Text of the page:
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P.A.R.T.Y. Time in Trail

With the good times of summer calling, the last thing on some high school students’ minds is safe driving.  That’s why programs like P.A.R.T.Y. (Preventing Alcohol and Risk-related Trauma in Youth) are so effective. 
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Just before the school year was out, Trail paramedics organized a P.A.R.T.Y. program event at JL Crowe Secondary School, with support from local fire and police, to remind students of the real-life ramifications of impaired and distracted driving.  

“We staged a mock head-on motor vehicle accident in the school parking lot with police, fire and our paramedics rushing to the scene outside the high school just like a real emergency,” said paramedic Tara McKenzie.  

About 15 emergency responders and several students from the school’s drama department participated in the re-enactment, effectively drawing the attention of the high school body. Through the lens of health care providers, students followed the journey of a trauma victim from occurrence of injury, through transport, treatment, rehabilitation and community reintegration. Health care professionals and community volunteers including physicians, nurses, paramedic, police, and trauma survivors shared first hand experiences and provided students with strategies for mitigating risk.

After the re-enactment, the students gathered in the school’s theatre where BCEHS Medical Director Dr. Nick Sparrow gave a presentation on some of the life-saving procedures that happen in the emergency room following trauma-related accidents. McKenzie then shared a story from her experience as a front-line paramedic responding to accidents involving young, distracted drivers.  

“One local girl spent 18 weeks in hospital and had to learn how to do things like walk, talk, run and eat on her own again because of an accident involving distracted driving,” she said. “That story really hit home with the kids.”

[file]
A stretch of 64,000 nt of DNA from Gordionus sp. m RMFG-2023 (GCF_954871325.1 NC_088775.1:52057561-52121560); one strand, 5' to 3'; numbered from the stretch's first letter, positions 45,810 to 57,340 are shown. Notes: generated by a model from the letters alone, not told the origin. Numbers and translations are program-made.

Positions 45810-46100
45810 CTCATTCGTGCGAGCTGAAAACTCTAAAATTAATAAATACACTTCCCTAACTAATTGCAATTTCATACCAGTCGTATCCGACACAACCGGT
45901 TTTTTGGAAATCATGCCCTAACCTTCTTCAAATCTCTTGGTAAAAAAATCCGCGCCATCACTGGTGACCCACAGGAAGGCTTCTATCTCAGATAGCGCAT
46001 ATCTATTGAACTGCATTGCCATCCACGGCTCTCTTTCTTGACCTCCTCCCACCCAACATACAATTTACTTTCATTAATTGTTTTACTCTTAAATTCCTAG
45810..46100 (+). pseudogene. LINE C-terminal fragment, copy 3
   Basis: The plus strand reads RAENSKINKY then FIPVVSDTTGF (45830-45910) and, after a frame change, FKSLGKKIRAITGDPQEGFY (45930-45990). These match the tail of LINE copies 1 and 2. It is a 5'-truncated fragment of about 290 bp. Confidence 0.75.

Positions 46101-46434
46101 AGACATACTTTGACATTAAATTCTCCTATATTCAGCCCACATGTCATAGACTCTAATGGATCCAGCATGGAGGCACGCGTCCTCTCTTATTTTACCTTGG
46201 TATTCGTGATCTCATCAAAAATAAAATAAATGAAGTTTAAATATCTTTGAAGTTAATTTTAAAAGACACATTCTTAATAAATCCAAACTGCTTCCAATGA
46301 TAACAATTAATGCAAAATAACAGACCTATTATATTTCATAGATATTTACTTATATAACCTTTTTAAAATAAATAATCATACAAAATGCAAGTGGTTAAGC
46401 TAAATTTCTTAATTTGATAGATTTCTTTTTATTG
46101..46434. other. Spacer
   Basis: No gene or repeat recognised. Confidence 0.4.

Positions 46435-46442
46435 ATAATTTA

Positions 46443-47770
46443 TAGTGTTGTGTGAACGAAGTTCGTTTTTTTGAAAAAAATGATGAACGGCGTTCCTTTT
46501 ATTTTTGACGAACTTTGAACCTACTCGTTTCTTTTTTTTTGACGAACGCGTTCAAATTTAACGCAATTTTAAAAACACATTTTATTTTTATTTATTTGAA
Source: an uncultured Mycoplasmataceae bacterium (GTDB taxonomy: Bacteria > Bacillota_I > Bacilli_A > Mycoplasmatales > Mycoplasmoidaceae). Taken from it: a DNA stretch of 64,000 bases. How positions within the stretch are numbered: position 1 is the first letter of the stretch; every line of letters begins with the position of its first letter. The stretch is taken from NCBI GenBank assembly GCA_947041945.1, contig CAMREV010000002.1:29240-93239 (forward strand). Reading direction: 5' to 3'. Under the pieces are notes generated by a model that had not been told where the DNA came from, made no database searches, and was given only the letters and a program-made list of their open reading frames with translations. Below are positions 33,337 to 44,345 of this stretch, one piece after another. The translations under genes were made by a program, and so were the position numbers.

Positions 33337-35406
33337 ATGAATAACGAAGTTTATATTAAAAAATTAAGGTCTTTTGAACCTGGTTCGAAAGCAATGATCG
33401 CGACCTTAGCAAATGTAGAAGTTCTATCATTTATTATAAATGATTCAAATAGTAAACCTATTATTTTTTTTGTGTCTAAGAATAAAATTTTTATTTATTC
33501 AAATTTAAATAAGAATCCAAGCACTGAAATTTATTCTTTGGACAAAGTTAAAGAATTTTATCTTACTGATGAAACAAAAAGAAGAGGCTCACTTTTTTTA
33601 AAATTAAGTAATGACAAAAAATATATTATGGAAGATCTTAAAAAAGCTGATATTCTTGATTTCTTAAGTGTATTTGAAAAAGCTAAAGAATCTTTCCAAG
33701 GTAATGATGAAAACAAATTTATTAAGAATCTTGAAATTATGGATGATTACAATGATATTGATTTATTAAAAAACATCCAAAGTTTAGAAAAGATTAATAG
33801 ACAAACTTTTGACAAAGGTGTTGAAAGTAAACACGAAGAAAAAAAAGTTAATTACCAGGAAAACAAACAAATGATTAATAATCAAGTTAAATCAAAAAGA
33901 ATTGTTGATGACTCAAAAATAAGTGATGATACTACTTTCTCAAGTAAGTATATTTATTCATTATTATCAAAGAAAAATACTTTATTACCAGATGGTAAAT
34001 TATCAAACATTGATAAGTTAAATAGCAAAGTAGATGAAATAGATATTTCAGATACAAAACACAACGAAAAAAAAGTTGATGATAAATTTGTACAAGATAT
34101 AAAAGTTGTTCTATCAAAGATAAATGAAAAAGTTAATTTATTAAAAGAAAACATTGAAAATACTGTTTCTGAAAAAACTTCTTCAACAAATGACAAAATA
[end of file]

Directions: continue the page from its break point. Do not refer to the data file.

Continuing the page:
The event organizers acknowledged the graphic and poignant aspects of the presentation encouraged all students to share their experiences and feelings with a friend, parent, counsellor or teacher, especially if they felt overwhelmed. 

“It’s a powerful, and at times overwhelming, message for these students and it’s really important to recognize that,” McKenzie said. “We had a few kids in tears.” 

Paramedics McKenzie, Desiree Profilli, Billie Padavell and David Blancher as well as Dr. Sparrow are committed to continuing to share this important message with young people.  

“The best part was, in the end, students were coming up to us and asking us what the pre-requisites are to become a paramedic and what is involved as far as the training is concerned,” McKenzie said.  “To know that we delivered a strong message and even sparked some interest in our career field was rewarding beyond belief.”  

Since its inception in 1986, the P.A.R.T.Y. program message has been delivered to over one million youth in more than 100 countries around the world. In B.C., the P.A.R.T.Y. Program is supported by BCEHS and the Ambulance Paramedics of BC. 
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SOURCE: P.A.R.T.Y. Time in Trail ( )
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